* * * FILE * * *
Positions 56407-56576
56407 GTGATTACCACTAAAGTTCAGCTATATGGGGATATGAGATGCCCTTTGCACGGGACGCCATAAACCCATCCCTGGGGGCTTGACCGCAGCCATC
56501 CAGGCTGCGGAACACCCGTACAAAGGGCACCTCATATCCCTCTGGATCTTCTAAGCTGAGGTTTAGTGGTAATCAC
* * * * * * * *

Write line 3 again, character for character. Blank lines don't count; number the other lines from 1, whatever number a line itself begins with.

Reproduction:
56501 CAGGCTGCGGAACACCCGTACAAAGGGCACCTCATATCCCTCTGGATCTTCTAAGCTGAGGTTTAGTGGTAATCAC